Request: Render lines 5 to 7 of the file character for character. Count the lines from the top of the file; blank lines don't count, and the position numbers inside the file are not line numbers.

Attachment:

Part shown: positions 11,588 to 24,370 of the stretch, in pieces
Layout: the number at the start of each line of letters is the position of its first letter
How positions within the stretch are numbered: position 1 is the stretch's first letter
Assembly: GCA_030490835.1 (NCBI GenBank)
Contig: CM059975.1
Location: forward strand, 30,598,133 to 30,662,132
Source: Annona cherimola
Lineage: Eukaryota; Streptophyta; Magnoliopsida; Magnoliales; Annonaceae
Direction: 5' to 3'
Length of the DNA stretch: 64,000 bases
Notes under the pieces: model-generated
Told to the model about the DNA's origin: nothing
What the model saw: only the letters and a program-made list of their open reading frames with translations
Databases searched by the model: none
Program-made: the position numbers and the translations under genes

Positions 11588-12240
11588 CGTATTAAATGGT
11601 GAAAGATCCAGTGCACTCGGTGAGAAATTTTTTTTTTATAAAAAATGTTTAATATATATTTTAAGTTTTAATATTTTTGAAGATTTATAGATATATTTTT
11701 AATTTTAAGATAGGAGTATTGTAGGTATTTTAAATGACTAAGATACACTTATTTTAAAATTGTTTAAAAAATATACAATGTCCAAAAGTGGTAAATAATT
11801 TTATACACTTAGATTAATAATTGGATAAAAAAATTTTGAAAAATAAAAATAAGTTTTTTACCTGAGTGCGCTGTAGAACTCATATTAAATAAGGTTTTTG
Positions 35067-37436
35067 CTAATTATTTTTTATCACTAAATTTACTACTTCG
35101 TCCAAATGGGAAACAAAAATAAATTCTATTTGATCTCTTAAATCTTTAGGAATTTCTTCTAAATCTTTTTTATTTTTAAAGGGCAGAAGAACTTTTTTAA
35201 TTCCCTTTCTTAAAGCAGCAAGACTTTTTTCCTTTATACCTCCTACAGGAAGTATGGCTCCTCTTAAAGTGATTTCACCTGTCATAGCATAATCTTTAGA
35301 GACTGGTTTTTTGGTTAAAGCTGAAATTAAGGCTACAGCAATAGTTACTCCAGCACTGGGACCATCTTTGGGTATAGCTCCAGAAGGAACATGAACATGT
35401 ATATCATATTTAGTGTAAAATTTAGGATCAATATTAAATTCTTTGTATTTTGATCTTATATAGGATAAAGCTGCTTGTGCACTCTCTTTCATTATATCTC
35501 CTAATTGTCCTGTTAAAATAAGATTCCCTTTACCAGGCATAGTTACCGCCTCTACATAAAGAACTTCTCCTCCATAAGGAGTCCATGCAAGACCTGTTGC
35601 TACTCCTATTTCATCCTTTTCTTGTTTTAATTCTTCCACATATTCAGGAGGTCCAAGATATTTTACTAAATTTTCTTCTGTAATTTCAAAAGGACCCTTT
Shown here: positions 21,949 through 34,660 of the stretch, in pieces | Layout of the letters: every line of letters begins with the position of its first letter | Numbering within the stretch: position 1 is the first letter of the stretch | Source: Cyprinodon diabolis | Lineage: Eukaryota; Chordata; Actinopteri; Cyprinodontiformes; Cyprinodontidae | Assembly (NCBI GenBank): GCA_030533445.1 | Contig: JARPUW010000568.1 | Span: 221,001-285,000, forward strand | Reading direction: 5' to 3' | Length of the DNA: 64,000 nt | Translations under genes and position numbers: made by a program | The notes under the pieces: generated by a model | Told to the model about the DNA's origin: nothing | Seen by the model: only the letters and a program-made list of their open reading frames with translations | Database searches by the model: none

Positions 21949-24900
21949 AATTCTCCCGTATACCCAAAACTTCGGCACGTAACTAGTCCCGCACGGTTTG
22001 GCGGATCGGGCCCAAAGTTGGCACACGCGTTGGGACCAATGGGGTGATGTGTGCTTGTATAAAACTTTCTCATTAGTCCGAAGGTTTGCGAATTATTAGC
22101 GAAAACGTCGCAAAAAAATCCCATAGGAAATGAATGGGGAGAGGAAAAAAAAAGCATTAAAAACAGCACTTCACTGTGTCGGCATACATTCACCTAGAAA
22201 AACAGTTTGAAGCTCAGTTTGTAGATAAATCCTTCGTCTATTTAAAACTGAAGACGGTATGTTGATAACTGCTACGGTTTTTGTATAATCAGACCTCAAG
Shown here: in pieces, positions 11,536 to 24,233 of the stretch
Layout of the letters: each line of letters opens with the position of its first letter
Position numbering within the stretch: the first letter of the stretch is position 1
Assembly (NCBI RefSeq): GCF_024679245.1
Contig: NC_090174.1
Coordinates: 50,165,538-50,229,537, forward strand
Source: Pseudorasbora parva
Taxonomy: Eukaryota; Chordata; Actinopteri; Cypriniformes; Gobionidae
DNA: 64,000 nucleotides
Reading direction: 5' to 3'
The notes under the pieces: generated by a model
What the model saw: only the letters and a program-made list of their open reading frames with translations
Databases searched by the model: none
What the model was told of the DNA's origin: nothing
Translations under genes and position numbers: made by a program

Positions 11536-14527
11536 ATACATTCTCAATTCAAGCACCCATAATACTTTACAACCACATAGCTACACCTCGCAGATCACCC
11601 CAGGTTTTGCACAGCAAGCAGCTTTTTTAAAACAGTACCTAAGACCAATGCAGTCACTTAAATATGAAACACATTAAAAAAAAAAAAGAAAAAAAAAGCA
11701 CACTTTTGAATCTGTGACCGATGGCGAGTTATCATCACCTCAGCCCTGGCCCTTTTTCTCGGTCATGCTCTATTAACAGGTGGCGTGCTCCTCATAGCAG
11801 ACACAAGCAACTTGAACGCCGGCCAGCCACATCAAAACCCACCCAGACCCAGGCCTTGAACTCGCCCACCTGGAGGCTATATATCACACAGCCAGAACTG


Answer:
Contig: CM059975.1
Location: forward strand, 30,598,133 to 30,662,132
Source: Annona cherimola